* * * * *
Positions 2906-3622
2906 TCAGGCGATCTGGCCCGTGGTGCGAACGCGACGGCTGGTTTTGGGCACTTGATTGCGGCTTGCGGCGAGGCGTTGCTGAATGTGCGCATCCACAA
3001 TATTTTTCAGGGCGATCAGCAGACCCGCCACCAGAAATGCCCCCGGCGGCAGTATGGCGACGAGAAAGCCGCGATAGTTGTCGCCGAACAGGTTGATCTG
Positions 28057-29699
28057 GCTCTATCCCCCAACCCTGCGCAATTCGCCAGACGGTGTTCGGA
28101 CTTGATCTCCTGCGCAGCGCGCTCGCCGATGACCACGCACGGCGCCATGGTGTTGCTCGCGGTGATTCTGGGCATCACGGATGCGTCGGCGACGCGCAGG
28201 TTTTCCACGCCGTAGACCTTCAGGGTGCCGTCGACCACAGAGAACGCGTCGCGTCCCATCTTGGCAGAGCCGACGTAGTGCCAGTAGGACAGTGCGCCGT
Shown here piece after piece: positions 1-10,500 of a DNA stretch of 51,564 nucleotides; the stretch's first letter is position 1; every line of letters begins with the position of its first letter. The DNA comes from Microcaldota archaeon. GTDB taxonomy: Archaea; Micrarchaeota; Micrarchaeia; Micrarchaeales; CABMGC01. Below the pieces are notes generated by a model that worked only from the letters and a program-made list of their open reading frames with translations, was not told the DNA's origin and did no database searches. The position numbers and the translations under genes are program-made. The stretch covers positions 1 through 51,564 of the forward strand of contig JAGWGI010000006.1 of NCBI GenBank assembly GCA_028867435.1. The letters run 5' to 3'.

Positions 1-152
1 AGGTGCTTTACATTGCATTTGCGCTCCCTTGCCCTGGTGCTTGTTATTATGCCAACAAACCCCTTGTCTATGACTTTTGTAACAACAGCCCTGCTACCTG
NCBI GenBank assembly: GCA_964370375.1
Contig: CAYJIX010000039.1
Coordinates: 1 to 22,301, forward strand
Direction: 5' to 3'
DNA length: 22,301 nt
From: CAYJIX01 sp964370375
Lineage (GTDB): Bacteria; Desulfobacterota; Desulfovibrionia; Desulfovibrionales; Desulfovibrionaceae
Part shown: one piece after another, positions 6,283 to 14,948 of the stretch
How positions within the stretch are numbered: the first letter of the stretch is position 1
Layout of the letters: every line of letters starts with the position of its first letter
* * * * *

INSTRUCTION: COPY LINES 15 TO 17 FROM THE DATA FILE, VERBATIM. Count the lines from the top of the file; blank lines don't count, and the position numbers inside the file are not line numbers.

DNA length: 22,301 nt
From: CAYJIX01 sp964370375
Lineage (GTDB): Bacteria; Desulfobacterota; Desulfovibrionia; Desulfovibrionales; Desulfovibrionaceae